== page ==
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United States Department of Agriculture

Agricultural Research Service

Research Project: INTEGRATED MANAGEMENT OF LAND AND WATER RESOURCES FOR ENVIRONMENTAL AND ECONOMIC SUSTAINABILITY IN THE NORTHEAST U.S.

Location: Pasture Systems & Watershed Management Research

Title: Spatiotemporal variation of nitrate in riparian zone seeps as a potential indicator of preferential flow pathways

Authors
item Schmidt, John
item Williams, M -
item Buda, Anthony

Submitted to: ASA-CSSA-SSSA Annual Meeting Abstracts
Publication Type: Abstract Only
Publication Acceptance Date: April 28, 2011
Publication Date: N/A

Interpretive Summary: An interpretive summary is not required.

Technical Abstract: The hydrology of the riparian zone plays an important role in regulating the water quality of agricultural watersheds. While slow flow pathways such as matrix flow offer opportunities for nutrient removal from water, faster flow pathways resulting from preferential flow often circumvent these treatment opportunities. Our objective was to evaluate matrix versus preferential flow in seep and non-seep areas of the riparian zone in a small mixed land use watershed in central Pennsylvania. Three seeps were selected in a 40-ha watershed. A field of suction cup lysimeters and piezometers were installed in each seep and in an adjacent non-seep area. Each field (10 m x 10 m) consisted of a grid of 20 piezometers and 12 suction cup lysimeters installed at both 20-cm and 60-cm depths and one piezometer installed below (to 4-m depth) the fragipan. Water samples from the piezometers and lysimeters have been collected three times since July 2010, with plans to collect samples during storm and non-storm periods four times annually. Spatial variability of water nitrate concentration was more than three times greater in the seeps compared to the non-seep areas; though mean nitrate-N concentration was relatively low between July and Nov. 2010 (0.34-1.05 mg per L for the seeps; 0.11-0.25 mg per L for non-seep areas). Total N was consistently greater in the seeps than in the non-seep areas (3.0 vs 2.1 mg per L). Chloride content was greater in the seeps than in the non-seep areas (5.3 vs 2.9 mg per L), as was spatial variability in Cl content (4.8 vs 1.5 mg per L). These preliminary results suggest that the seep water source (greater Cl) is unlike the water source of the adjacent non-seep areas. Greater spatial variability in nitrate and Cl concentrations in these seeps point to the importance of preferential flow paths.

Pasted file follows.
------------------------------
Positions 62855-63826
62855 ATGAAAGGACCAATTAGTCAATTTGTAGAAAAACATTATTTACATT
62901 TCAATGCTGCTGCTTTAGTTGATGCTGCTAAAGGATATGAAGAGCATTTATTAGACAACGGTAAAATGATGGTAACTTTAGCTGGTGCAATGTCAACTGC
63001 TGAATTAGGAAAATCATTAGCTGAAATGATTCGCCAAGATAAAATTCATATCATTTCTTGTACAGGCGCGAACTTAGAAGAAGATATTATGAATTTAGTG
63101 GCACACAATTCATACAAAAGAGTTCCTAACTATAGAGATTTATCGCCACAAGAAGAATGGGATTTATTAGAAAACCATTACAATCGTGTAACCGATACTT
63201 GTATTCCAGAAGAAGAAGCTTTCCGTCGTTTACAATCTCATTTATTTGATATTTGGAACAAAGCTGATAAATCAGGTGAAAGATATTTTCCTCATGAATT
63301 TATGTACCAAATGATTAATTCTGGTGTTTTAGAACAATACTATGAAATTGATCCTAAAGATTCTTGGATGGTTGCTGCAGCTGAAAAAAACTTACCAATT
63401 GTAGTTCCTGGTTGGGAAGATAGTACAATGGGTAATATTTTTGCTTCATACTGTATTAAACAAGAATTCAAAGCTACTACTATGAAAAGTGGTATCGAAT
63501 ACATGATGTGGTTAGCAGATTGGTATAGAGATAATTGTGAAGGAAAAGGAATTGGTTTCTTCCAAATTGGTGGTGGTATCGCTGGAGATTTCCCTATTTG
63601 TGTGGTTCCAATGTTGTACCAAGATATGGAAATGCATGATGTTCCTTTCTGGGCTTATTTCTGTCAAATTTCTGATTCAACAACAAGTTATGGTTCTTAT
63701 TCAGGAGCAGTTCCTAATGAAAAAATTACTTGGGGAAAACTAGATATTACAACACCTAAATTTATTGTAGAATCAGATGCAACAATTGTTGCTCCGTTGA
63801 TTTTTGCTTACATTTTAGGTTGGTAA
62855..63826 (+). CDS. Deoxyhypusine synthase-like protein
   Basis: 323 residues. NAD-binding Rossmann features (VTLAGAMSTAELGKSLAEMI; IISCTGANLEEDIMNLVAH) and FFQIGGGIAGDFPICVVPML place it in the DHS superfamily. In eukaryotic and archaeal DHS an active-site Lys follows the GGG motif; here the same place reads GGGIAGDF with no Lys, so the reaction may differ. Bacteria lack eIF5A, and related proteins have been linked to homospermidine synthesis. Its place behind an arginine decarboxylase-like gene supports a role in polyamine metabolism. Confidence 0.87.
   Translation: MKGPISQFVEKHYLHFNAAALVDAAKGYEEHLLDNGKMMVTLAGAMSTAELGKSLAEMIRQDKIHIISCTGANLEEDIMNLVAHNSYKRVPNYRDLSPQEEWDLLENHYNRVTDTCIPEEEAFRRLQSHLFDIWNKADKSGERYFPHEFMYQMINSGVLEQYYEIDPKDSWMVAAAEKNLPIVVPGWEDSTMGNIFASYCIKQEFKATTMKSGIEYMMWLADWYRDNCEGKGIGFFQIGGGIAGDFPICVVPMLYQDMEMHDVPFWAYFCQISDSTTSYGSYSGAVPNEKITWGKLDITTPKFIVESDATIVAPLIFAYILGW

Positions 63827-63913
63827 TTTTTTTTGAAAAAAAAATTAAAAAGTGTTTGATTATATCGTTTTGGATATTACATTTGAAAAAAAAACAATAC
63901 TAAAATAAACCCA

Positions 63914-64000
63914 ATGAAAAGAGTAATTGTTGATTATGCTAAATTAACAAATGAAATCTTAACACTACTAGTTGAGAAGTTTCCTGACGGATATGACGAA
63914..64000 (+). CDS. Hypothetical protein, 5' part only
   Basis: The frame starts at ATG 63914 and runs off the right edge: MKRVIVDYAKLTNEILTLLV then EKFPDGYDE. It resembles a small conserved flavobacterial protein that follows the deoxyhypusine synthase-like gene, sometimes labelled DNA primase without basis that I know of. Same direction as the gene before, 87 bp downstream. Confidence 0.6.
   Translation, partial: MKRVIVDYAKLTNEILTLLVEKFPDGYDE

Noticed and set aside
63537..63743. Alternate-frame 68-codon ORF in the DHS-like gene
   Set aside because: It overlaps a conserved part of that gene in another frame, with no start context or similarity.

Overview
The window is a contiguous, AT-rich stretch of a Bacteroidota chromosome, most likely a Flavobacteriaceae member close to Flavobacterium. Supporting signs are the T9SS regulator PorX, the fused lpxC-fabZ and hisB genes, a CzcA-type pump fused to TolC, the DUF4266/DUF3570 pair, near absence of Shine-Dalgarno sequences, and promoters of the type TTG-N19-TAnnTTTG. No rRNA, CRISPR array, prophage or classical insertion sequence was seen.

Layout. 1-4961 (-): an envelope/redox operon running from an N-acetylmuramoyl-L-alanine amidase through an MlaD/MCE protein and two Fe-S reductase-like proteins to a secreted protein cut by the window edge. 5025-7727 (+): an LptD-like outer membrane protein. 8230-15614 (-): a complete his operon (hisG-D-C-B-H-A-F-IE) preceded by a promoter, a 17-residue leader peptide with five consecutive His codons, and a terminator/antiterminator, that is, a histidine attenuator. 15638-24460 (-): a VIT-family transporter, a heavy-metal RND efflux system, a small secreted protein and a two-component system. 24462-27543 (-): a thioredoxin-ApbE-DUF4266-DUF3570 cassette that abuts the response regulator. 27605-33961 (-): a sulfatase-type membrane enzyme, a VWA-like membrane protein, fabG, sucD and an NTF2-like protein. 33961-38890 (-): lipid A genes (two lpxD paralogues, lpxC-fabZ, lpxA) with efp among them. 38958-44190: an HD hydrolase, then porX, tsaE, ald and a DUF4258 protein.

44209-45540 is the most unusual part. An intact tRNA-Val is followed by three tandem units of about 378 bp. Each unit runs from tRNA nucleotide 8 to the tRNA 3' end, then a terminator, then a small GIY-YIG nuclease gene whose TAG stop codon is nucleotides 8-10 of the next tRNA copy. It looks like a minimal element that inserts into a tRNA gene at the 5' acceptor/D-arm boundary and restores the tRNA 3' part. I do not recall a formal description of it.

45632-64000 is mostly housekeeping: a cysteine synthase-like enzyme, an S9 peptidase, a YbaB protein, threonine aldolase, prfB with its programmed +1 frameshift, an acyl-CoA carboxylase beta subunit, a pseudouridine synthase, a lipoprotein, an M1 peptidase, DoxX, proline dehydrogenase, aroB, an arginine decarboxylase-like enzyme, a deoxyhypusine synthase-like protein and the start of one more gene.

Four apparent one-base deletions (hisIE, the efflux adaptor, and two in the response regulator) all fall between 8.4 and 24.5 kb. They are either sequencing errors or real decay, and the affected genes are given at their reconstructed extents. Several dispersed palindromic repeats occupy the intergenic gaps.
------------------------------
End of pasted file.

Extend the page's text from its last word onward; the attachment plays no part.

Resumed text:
Last Modified: 4/19/2014
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